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I also viewed The Game Based Curriculum webinar, led by Chris Haskell of Boise State University.  I’ve read many of his papers and articles, and watching this webinar only further impressed me with both Haskell and his work.  The first part of the webinar focuses on the reasons and benefits of gamification, and the second half shows a walk-through of the 3DGameLab, a web-based platform that hosts teachers’ quest-based curriculum.  (I beta tested the platform earlier this semester–it’s pretty cool, though I’m not sure whether I’ll use it full time in the next school year or not).

Interested in gamification?  I’d certainly recommend these two webinars for anyone ready to put their big toe in the water (or if you’re ready to take the plunge into the deep end, too.)

Comparing Classroom Response Systems: Kahoot, Pear Deck, and Quizizz

**A new updated comparison of response systems can be found here.

 

UPDATE:  The day after I tried out Quizizz with my students, the good people at Quizizz updated the software to include brand new controls, including unlimited time and non-randomized questions.  Definitely some fantastic upgrades.  I also updated my table below to reflect these changes.

Kahoot and Pear Deck have been staples in my classroom teaching this year, but in the past few weeks, I’ve become acquainted with Quizizz, another classroom response system.  A few days ago I while we were reviewing, I wanted a response system, but one that didn’t emphasize answering the question quickly, as students tend do (and are rewarded for doing) with Kahoot.  Pear Deck would have worked, but we were also having a group competition, so I wanted something that also had a scoreboard.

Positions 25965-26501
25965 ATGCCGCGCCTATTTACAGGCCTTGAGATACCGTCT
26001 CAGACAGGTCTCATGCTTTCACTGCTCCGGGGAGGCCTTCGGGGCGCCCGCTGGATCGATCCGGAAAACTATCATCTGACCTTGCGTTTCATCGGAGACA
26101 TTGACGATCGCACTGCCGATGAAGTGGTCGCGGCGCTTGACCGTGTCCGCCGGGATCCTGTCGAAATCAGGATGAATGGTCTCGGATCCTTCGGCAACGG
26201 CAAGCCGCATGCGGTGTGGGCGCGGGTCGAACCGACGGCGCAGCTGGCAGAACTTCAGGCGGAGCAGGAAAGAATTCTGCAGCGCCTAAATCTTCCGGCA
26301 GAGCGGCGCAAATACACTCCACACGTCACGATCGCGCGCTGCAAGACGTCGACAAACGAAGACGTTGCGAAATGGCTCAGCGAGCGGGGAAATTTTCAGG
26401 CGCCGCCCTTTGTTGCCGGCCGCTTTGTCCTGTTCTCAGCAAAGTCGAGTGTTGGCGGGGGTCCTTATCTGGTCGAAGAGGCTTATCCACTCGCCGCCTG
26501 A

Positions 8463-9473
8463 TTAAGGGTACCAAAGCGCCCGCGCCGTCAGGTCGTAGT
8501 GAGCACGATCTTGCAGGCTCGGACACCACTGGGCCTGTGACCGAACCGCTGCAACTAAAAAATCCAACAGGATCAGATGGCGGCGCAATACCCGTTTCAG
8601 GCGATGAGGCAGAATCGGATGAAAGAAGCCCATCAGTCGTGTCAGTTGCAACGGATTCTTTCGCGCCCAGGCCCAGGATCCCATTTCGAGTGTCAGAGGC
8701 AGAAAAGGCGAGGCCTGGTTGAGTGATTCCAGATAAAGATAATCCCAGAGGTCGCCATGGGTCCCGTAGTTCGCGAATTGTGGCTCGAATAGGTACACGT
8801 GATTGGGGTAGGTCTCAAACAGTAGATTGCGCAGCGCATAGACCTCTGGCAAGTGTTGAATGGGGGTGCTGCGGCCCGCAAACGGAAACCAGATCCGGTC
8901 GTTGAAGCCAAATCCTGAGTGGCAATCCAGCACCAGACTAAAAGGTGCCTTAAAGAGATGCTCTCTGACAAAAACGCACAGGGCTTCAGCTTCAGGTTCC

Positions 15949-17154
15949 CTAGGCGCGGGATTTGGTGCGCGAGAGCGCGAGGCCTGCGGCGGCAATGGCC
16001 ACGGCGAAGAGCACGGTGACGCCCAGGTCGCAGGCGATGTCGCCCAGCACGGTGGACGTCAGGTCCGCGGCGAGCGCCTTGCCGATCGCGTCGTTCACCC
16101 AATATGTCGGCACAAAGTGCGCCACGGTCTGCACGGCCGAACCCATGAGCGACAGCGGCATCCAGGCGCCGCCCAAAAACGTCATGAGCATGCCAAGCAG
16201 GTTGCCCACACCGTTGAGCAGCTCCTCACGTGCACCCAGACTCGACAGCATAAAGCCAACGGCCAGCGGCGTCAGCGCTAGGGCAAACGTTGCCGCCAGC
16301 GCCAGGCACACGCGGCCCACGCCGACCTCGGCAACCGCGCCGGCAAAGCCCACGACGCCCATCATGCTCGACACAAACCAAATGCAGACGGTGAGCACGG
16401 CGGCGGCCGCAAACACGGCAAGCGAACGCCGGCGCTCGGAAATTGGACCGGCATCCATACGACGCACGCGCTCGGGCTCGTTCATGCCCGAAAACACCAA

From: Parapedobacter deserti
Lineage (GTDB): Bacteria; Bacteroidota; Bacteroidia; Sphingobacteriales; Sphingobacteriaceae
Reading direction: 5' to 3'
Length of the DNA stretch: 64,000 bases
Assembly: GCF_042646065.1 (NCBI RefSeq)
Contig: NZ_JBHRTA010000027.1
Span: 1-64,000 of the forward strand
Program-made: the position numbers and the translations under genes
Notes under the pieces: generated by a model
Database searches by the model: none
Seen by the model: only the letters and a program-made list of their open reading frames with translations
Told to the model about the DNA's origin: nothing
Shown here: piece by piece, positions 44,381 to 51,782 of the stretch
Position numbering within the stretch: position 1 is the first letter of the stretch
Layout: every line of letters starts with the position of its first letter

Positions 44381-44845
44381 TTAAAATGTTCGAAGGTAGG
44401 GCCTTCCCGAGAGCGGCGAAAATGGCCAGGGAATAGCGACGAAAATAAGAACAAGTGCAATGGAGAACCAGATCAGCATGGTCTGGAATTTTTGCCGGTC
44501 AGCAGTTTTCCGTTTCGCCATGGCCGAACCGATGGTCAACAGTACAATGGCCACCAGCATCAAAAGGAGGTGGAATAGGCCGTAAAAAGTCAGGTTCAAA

Enter Quizizz.

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Quizizz is newer on scene than Kahoot, but it does have some bonuses.  For one, the time allotted for each question can be programmed to up to 5 minutes; while students are still rewarded for answering the question faster than others, extending the time helps ease student anxiety.  They don’t feel as rushed to answer the question.

The program is also very intuitive.  It takes only a few minutes to throw together a quiz for a class.  The system also delivers questions in random order to each student, so the quiz process contains less class interaction than Pear Deck and Kahoot have, resulting in a quieter environment.

I won’t give up Pear Deck or Kahoot.  All three have a use in the classroom depending on teacher/student needs.  Here’s how I see their sequence in my teaching:

Screen Shot 2014-10-14 at 7.55.30 AM

1) Pear Deck comes first, as it is really an interactive presentation system, not solely a response system.  I can deliver a few slides of material and then ask students to respond to a question.  Pear Deck also works well with new material because it does not use a public scoreboard.  Students see others’ responses, but all responses are anonymous in the “presentation” and “student” view.  (Teachers can view the “teacher” view on their mobile devices and see how students answered each question.)